Commuter Airlines has had more than its share of consumer complaints, but yesterday was a day company officials would like to run through again.

White House consumer affairs advocate Esther Peterson, the highest ranking consumer affairs official in the federal government, was bumped off of a Commuter flight to Elmira. N.Y, from National Airport yesterday.

To make matters worse, Peterson was on her way, with an official of the Federal Trade Commission and a public relations advisor, to Corning, N.Y. for the first annual convention of "Action Line" consumer affairs reporters from more than 100 newspapers.

Peterson was scheduled to be the keynote speaker at last night's opening dinner.

Peterson was told there was no room for her on the 11:40 flight of Commuter's 16-seat Navajo Piper Chieftan to Elmira - even though she was at the gate twenty minutes before flight time.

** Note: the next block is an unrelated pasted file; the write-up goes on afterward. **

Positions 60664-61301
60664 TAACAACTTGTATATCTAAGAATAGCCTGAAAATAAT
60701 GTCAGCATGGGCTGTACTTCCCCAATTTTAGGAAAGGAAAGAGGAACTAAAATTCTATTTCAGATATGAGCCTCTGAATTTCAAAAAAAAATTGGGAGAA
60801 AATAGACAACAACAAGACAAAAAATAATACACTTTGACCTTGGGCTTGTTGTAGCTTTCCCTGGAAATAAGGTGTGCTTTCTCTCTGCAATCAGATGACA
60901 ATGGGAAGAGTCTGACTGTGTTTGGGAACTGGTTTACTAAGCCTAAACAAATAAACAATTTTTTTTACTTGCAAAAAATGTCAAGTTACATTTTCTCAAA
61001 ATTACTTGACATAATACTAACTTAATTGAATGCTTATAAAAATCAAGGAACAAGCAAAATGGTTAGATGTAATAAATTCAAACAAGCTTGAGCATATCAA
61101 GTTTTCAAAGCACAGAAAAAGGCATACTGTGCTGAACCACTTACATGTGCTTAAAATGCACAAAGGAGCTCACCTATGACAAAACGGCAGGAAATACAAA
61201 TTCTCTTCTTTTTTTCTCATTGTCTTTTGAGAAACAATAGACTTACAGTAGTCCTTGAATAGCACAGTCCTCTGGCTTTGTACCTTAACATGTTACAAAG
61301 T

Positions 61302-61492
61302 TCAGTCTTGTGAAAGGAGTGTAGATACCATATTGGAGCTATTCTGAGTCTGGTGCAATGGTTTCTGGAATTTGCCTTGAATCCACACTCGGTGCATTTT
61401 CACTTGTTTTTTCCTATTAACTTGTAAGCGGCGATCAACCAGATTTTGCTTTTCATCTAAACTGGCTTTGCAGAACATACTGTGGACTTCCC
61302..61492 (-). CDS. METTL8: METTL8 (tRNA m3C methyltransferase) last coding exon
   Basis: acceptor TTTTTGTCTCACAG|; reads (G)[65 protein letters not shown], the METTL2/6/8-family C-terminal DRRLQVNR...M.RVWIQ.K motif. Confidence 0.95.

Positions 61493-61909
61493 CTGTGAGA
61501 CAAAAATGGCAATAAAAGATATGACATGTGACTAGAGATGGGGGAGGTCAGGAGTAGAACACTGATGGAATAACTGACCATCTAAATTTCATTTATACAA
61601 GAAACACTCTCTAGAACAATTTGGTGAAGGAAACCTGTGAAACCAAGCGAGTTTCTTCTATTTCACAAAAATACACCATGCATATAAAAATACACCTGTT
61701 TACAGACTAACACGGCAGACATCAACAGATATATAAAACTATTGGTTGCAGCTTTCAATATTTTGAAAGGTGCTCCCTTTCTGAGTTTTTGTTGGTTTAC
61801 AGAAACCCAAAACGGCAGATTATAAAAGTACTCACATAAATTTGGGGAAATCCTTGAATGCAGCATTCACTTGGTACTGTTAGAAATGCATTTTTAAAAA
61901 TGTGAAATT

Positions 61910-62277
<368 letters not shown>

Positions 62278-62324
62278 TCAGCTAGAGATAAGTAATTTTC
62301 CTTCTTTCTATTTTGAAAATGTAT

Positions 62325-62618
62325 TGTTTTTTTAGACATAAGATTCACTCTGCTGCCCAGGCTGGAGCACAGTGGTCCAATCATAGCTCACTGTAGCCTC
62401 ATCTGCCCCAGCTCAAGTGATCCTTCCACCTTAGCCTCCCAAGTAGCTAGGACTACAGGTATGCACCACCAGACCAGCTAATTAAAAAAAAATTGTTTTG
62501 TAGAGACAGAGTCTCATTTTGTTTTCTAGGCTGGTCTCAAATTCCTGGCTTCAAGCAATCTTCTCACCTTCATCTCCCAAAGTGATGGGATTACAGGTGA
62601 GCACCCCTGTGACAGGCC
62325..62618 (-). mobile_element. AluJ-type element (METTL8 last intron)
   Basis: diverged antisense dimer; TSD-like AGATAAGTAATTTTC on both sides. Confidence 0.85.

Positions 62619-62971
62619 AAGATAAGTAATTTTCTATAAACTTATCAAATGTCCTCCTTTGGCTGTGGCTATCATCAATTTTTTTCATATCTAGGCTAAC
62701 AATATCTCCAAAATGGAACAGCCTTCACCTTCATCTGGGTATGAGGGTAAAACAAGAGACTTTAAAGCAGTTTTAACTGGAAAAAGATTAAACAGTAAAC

"What really irked us," Furman said in an interview from an airport telephone booth, "was that two gentlemen came after we did, but got on the plane because they had something called guaranteed reservations - which was never mentioned to any of us."

At the last minute, however, a passenger with a guaranteed reservation nobly gave up his seat to allow Peterson to get to her conference on time.

Several years ago, consumer advocate Ralph Nader won damages in a court case against an airlie that bumped him from a flight despite his confirmed reservation. Because of Nader's suit, the airlines are required to post warnings that they deliberately overbook passengers to compensate for no-shows.

But Civil Aeronautics Board spokesman Howard Schmeltzer said that Commuter is a small enough airline not to be governed by the anti-bump regulations.

Schmeltzer did point out, however, that the CAB had 21 complaints about Commuter's service last year, which when considering the total number of passengers flying proved to be five times the industry average for complaints.

For its part, Commuter, a Bimghamton, N.Y.-based airline, said that Peterson wasn't really bumped at all. Commuter spokesman Marc Winston said that there were really supposed to be two aircraft there to make the Elmira run, but one experienced mechanical troubles.